The Lycian Way is rapidly becoming one of Turkey’s most popular routes for trekking enthusiasts. It already has the distinction of being listed by the Sunday Times as one of the top ten walks in the world. The 500-kilometre trail has a long history as a trading route but was opened as an official way-marked route for trekking in 1999 under the careful supervision of Kate Clow. Sponsorship from Garanti Bank, one of Turkey’s largest banking companies, ensures that the paths are always well marked and regularly maintained.
The geological sub structure of most of the trail is limestone, and with many steep gradients and stony areas is a challenge for all but the fittest walker to undertake in one go. Nevertheless, in manageable stages it can provide most levels of walking enthusiast with a unique opportunity to get away from the tourist areas and delve deep into the ‘real’ Turkey.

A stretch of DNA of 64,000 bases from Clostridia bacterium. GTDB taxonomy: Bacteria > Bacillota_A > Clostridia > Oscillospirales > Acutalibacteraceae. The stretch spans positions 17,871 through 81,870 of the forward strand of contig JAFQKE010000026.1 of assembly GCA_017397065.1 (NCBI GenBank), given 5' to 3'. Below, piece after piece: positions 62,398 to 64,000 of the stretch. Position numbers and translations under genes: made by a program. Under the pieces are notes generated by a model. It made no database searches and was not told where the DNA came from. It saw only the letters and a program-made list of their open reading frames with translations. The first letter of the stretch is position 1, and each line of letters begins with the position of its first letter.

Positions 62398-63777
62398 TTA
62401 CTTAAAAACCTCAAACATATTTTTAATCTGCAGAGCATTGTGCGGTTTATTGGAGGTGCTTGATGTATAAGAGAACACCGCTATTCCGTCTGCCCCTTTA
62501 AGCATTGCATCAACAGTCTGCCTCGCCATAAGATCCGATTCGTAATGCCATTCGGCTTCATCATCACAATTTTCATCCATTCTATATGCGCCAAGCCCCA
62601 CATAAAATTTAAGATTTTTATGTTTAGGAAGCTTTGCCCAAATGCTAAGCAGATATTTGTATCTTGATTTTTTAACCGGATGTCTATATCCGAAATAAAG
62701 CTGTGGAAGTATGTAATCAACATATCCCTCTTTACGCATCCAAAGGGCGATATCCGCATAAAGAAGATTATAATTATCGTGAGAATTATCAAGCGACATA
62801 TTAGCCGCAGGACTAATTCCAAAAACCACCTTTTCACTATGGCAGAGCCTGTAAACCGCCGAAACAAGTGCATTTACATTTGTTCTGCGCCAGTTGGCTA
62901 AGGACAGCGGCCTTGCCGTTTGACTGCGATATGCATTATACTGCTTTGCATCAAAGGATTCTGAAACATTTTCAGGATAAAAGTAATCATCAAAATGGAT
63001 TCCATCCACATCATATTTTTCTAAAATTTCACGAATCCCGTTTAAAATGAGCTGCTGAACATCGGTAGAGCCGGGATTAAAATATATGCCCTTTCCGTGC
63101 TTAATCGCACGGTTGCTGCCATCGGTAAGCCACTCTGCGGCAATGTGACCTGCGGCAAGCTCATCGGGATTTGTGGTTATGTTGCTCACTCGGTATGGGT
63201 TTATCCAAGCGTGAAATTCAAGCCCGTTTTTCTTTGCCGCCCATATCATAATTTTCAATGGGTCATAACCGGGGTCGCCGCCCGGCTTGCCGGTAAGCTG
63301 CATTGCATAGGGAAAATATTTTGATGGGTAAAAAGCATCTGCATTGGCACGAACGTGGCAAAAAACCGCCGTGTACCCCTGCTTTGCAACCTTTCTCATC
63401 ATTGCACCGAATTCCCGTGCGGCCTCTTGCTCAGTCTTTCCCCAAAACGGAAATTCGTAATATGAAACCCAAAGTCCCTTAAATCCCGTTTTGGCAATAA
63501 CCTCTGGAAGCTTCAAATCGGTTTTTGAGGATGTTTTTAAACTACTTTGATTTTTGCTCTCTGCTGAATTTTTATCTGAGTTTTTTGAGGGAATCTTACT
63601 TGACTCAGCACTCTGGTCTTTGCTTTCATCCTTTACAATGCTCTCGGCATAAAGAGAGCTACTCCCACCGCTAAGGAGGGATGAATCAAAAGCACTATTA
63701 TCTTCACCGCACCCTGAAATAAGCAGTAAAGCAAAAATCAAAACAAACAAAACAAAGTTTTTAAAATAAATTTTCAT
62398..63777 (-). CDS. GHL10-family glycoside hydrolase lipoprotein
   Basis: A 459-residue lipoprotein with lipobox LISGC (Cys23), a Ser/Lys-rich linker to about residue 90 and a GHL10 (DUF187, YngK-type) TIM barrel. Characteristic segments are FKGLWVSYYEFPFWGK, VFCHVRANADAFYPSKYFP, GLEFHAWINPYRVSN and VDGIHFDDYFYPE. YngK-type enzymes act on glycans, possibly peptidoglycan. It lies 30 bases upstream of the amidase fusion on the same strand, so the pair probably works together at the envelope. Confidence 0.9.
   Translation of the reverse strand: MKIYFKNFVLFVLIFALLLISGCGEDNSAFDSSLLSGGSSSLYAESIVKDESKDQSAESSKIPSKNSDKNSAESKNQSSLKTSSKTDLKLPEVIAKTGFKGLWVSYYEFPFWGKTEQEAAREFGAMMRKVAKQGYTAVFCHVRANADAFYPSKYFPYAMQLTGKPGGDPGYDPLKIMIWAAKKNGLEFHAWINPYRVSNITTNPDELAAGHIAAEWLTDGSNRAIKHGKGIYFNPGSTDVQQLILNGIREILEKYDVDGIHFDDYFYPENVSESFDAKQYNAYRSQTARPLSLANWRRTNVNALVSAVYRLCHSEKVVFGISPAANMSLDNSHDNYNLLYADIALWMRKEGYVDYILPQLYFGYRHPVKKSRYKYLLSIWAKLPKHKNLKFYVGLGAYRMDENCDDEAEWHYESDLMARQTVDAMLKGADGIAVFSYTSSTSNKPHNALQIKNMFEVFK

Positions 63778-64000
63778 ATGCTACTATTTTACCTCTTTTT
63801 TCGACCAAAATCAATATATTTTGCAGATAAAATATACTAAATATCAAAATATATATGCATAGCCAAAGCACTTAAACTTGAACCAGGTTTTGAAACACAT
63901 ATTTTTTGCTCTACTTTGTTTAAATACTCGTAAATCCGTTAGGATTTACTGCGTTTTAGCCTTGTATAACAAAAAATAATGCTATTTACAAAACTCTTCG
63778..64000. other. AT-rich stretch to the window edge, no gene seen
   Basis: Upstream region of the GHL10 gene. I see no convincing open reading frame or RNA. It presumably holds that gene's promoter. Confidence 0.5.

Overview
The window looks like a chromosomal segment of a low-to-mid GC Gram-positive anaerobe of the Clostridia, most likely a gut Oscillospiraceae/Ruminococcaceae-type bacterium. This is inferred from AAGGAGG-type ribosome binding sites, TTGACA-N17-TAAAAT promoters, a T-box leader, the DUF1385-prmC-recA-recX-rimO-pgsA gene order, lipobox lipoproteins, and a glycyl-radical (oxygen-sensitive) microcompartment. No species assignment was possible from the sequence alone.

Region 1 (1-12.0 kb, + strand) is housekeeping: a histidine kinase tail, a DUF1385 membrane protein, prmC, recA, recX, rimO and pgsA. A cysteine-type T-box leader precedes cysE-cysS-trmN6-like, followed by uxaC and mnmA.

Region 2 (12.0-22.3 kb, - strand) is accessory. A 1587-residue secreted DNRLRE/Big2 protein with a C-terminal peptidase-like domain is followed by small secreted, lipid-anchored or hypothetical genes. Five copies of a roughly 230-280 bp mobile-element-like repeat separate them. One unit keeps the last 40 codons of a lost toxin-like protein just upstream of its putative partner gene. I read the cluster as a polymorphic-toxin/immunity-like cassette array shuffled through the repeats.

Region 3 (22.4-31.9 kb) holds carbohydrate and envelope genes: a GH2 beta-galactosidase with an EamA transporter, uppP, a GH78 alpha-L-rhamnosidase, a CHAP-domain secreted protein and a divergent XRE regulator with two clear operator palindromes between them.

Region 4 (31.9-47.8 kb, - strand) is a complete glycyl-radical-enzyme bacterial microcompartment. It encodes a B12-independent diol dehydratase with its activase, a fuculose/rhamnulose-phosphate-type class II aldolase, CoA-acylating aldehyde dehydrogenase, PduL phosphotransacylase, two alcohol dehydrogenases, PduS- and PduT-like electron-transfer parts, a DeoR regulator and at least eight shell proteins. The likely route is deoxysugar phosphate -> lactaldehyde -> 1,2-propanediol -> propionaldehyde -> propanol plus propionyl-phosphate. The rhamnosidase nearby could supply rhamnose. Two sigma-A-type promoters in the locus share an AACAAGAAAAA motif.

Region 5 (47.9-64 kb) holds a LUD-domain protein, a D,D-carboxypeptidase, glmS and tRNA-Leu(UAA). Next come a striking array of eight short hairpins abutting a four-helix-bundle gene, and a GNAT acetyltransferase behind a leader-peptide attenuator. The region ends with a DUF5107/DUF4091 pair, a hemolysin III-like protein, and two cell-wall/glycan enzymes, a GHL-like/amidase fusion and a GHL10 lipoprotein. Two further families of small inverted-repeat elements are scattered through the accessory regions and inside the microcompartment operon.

The Lycian Way follows an historic trade route, much of which is along coastal paths between Fethiye and Antalya, although it does head inland from time to time, passing through some of the best archaeological sites in the region as well as some traditional mountain villages and farming communities. The pathways, once used by traders with their beasts of burden, was the only way to carry merchandise to different settlements along the coast but even today, on rare occasions, a donkey or mule can still be seen negotiating the pathway.
The wealth of historical sites in this part of the world is just one of the reasons why trekking around Fethiye and on the Lycian Way is proving to be one of the most popular areas in the northern hemisphere for walking holidays.
The region has some of the finest examples of classical architecture, and earlier examples dating back to the Bronze Age. The whole length of the Lycian Way is scattered with fine examples of ruins, ranging from temples, agoras and theatres to whole towns and cities. Some of these are accessible by transport but the real gems are those tucked away in the mountains, only reachable on foot.